Before I ever had a child of my own, my older sister Page told me, "Motherhood is like Groundhog Day" — referring to the Bill Murray movie, where he lives the same inane day over and over again.
And I thought, yikes.
Then today I woke up.
(Like the day before.)
And I could hear The Chief singing, "Mama! Baa baa!" from the nursery.
(Like the day before.)
So I pulled my heavy soul from bed and went to the boy. Opened the curtains. Welcomed the sunshine with "Oh What A Beautiful Morning!" Kissed his head. Bowed over to fish him out of the crib. Yanked him over the crib walls and put him on the floor for a swift change of diaper. Waved good-bye to Dad.
(All like the day before.)
Then it was down to the kitchen for a bowl full of cereal (we share one bowl, one spoon) and a refill of his sippy cup. I yawned seven or so times as I sat on the stairs using my spoon to bulldoze wheaty goodness into my son's mouth. Meanwhile, he took a serious inventory of all the pots and pans in the low kitchen cupboard.
(7 pots, 2 pans — just like yesterday.)
When breakfast was over, we commenced our earnest daily cleaning regimen, starting with the dishes. As I rinsed and loaded, The Chief resumed his post as Water Control while crouched in the sink.
(Naked, just like yesterday.)
Then it was off to dress the boy and myself and finish off the vacuuming, dusting and rotation of lazy laundry. I was interrupted by The Chief's demands for "bouy" in a bowl (that would be Pirate's Booty in a bowl) and "choo choo" (that means Thomas, you know, the Tank Engine) downstairs in the den.
(Thomas was spectacular, just like he was yesterday.)
And it seemed like we'd been at it all morning, but the clock hadn't moved past 9:42 in the last two hours. Which meant we weren't any closer to naptime.
(9:42 all morning yesterday too.)
Then it was time for cheese quesadillas with beans and a break for my feet. A couple stories in the nursery. A little boy's protest he doesn't want a nap. An insistence from me THAT INDEED HE DOES. At last, the golden hour of naptime.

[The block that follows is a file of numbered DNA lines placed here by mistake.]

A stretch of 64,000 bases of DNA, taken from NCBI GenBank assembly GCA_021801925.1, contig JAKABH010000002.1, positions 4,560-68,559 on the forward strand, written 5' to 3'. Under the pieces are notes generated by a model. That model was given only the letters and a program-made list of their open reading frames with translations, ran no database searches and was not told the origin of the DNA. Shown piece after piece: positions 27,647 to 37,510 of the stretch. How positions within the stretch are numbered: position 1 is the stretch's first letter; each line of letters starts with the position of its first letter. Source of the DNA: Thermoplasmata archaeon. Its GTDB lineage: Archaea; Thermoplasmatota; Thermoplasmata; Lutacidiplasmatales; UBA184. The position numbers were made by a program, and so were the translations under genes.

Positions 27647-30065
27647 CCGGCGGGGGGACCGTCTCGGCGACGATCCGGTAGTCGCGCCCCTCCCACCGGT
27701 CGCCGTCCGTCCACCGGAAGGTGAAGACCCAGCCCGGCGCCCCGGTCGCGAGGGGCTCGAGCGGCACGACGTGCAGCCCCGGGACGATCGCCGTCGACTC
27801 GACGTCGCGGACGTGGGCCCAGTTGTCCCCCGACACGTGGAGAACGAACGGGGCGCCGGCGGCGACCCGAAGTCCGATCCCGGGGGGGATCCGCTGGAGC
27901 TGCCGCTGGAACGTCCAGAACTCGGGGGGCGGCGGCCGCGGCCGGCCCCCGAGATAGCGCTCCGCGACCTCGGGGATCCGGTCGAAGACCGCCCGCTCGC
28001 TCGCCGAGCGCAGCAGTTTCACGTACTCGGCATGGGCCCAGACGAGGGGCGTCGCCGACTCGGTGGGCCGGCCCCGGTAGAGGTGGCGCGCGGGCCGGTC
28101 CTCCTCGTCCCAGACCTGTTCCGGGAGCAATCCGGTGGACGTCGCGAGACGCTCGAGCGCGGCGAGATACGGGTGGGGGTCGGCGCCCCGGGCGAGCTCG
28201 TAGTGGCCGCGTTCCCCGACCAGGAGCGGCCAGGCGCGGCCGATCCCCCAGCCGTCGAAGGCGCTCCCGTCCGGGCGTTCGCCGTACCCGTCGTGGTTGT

(Not long enough, just like yesterday.)
A couple hours later we were back to making and destroying train tracks on the coffee table, eating more bouy, me sneaking a peek at my e-mail, The Chief finding me on my laptop and insisting we watch YouTube videos about cats (oh the fun), folding the warm laundry, hoping Dad will call soon on his way home, changing another couple diapers, filling another couple sippy cups, playing smash crash with the wrecking crane and the fire truck — Why hasn't Dad called yet? — explaining that Mao is out of batteries, trying to explain again, sweeping up the buoy making crunching noises on the bottom of my feet from the kitchen floor, dreaming about a really dreamy dinner. Is Dad home yet?
(Dad comes home, like he did yesterday.)
We ate. We played a couple hide-n-seek variables. We went downstairs and had our nightly family dance party. We put the boy in the tub. We cleaned up dinner. We read scriptures. We said a prayer and put The Chief back in the same crib where we started from. We crashed on our bed together and fell asleep. (Only to wake up 15 minutes later remembering there is still a young night with tasks enough to fill it.) Dad went downstairs to work and I blogged on the laptop in bed with a beverage. Then sometime late in the night we met up again, turned off our consciousness and fell directly to sleep.
(Sounds familiar? Think yesterday.)
Then in the morning we will all wake up and do it again. And again. And again. And again I suppose, until we decide we don't want to do it anymore.
So Page was right. It is Groundhog Day. But what she forgot to mention is that it also includes buoy breaks and YouTube cats — two things you can never get enough of, no matter how many times you repeat.
(I wouldn't change it for the world.)
C. Jane Kendrick writes for blog.cjanerun.com. She lives in Provo with her husband and two children.